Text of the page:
Third edition of Artificial Intelligence: foundations of computational agents, Cambridge University Press, 2023 is now available (including the full text).

## 4.8 Local Search

The previous sections have considered algorithms that systematically search the space. If the space is finite, they will either find a solution or report that no solution exists. Unfortunately, many search spaces are too big for systematic search and are possibly even infinite. In any reasonable time, systematic search will have failed to consider enough of the search space to give any meaningful results. This section and the next consider methods intended to work in these very large spaces. The methods do not systematically search the whole search space but they are designed to find solutions quickly on average. They do not guarantee that a solution will be found even if one exists, and so they are not able to prove that no solution exists. They are often the method of choice for applications where solutions are known to exist or are very likely to exist.

Local search methods start with a complete assignment of a value to each variable and try to iteratively improve this assignment by improving steps, by taking random steps, or by restarting with another complete assignment. A wide variety of local search techniques has been proposed. Understanding when these techniques work for different problems forms the focus of a number of research communities, including those from both operations research and AI.

**Procedure**Local-Search(

*V,dom,C*)

2:

**Inputs**

3:

*V*: a set of variables

4:

*dom*: a function such that

*dom(X)*is the domain of variable

*X*

5:

*C*: set of constraints to be satisfied

6:

**Output**

7: complete assignment that satisfies the constraints

8:

**Local**

9:

*A[V]*an array of values indexed by

*V*

10:

**repeat**

11:

**for each**variable

*X*

**do**

12:

*A[X] ←*a random value in

*dom(X)*;

13:

**while**(stopping criterion not met &

*A*is not a satisfying assignment)

14: Select a variable

*Y*and a value

*V ∈dom(Y)*

15: Set

*A[Y] ←V*

16:

**if**(

*A*is a satisfying assignment)

**then**

17:

**return**

*A*

18:

**until**termination

The generic local search algorithm for CSPs is given in
Figure 4.6. *A* specifies an assignment of a
value to each variable. The first *for each* loop assigns a random value to
each variable. The first time it is executed is called a
**random initialization**. Each iteration of the outer loop is
called a **try**. A common way to implement a new try is to do a
**random restart**. An alternative to random
initialization is to use a construction
heuristic that guesses a solution, which is then iteratively improved.

The while loop does a **local
search**, or a **walk**,
through the assignment space. It maintains a current assignment *S*,
considers a set of **neighbors** of the
current assignment, and selects one to be the next current assignment.
In Figure 4.6, the neighbors of a total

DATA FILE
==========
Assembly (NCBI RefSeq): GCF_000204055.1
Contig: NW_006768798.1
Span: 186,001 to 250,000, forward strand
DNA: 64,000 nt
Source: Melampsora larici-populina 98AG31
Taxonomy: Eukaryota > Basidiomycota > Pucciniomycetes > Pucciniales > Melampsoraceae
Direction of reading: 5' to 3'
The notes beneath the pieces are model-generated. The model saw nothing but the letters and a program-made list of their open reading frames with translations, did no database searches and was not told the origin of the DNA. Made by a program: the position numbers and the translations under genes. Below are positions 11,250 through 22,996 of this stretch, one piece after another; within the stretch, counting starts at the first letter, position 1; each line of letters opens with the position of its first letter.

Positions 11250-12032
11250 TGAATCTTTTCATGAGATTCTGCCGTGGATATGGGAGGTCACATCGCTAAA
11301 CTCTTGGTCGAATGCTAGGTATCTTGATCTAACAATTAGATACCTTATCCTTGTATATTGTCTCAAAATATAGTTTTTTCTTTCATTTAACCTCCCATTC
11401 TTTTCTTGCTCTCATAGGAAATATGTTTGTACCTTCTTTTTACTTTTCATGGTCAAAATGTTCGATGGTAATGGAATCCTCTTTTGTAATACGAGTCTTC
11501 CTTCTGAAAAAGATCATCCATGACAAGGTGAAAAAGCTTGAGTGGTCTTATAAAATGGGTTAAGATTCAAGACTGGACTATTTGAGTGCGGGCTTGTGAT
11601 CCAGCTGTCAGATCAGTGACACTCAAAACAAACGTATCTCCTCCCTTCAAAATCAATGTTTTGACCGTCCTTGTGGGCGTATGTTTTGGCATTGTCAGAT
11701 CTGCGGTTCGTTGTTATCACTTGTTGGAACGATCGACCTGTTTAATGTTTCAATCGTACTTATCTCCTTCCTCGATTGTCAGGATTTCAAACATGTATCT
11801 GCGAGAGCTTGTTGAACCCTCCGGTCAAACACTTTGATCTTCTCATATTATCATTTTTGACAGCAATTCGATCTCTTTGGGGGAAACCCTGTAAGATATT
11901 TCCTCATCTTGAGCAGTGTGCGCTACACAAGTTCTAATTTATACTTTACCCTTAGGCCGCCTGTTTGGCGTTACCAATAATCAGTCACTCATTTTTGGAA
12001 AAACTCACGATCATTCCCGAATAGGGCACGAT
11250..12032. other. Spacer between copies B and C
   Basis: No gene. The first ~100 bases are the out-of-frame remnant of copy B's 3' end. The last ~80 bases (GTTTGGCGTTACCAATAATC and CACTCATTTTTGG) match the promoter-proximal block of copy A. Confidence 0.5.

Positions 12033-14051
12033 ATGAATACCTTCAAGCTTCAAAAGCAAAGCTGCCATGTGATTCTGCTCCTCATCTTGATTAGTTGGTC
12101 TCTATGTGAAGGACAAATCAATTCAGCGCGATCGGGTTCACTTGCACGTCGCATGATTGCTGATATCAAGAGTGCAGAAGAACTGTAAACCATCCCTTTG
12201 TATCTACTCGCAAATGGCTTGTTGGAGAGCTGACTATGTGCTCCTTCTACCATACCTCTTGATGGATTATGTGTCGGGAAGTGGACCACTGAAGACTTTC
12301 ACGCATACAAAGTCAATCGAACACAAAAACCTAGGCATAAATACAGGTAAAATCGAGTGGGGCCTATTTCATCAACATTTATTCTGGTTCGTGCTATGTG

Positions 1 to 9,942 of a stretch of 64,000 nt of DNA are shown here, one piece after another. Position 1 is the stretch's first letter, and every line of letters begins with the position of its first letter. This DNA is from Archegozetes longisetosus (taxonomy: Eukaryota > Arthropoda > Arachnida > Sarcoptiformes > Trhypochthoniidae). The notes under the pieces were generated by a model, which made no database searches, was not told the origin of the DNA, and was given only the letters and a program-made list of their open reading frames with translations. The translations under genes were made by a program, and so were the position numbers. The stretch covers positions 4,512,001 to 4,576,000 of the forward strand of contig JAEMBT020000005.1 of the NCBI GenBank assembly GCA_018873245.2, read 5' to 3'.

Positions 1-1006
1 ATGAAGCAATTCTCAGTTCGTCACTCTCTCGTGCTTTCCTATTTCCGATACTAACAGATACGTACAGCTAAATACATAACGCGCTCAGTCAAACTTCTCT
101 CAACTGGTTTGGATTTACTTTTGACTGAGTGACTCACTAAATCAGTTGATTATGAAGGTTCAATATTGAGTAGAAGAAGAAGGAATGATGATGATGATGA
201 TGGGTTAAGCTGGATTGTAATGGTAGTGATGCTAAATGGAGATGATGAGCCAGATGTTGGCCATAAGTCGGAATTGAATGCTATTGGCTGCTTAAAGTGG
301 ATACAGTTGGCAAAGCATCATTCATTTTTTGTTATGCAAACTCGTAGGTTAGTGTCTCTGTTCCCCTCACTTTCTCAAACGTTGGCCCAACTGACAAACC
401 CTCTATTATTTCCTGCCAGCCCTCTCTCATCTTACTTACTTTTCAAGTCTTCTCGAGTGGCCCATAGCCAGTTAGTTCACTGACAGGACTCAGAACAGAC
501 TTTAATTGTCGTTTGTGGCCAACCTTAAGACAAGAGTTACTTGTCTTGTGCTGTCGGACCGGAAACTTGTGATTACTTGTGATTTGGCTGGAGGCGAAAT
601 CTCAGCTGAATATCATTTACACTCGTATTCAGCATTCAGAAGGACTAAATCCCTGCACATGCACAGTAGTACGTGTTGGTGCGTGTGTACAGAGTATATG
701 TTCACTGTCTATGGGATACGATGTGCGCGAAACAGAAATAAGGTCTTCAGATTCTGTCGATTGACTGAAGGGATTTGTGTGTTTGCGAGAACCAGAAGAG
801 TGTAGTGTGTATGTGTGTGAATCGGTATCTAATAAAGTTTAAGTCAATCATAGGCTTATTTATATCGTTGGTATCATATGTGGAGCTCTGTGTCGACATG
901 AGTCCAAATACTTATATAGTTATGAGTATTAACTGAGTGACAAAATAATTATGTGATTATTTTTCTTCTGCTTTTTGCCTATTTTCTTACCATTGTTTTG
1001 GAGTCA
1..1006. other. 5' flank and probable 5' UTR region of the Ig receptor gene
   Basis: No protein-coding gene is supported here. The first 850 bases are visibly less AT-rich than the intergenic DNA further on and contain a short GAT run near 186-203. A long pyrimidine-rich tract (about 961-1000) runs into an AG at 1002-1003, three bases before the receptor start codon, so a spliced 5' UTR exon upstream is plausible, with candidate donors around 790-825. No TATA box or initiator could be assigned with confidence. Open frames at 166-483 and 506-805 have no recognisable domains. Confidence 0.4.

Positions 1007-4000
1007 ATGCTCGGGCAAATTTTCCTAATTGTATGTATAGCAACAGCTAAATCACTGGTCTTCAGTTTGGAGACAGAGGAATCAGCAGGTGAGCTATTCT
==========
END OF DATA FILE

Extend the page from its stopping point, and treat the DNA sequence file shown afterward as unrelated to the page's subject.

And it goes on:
assignment are those
assignments that differ in the assignment of a single
variable. Alternate sets of neighbors can also be used and will result in
different search algorithms.

This walk through assignments continues until either a satisfying assignment is found and returned or some stopping criterion is satisfied. The stopping criterion is used to decide when to stop the current local search and do a random restart, starting again with a new assignment. A stopping criterion could be as simple as stopping after a certain number of steps.

This algorithm is not guaranteed to halt. In
particular, it goes on forever if there is no solution, and it is
possible to get trapped in some region of the search space. An
algorithm is **complete** if it finds an answer whenever there is
one. This algorithm is incomplete.

One instance of this algorithm is **random sampling**. In this
algorithm, the stopping criterion is always true so that the
while loop is never executed. Random sampling keeps picking random
assignments until it finds one that satisfies the constraints, and
otherwise it does not halt. Random sampling
is complete in the sense that, given enough time, it guarantees that
a solution will be found if one exists, but there is no upper bound on
the time it may take. It is very slow. The efficiency depends only
on the product of the domain sizes and how many solutions exist.

Another instance is a **random walk**. In this algorithm the
while loop is only exited when it has found a satisfying
assignment (i.e., the stopping criterion is always false and there are no random restarts). In the while
loop it selects a variable and a value at random. Random walk is also
complete in the same sense as random sampling. Each step takes less time than
resampling all variables, but it can take more steps than random sampling,
depending on how the solutions are distributed. Variants of
this algorithm are applicable when the domain sizes of
the variables differ; a random walk algorithm can either select a variable at random and then
a value at random, or select a variable-value pair at random. The
latter is more likely to select a variable when it has a larger
domain.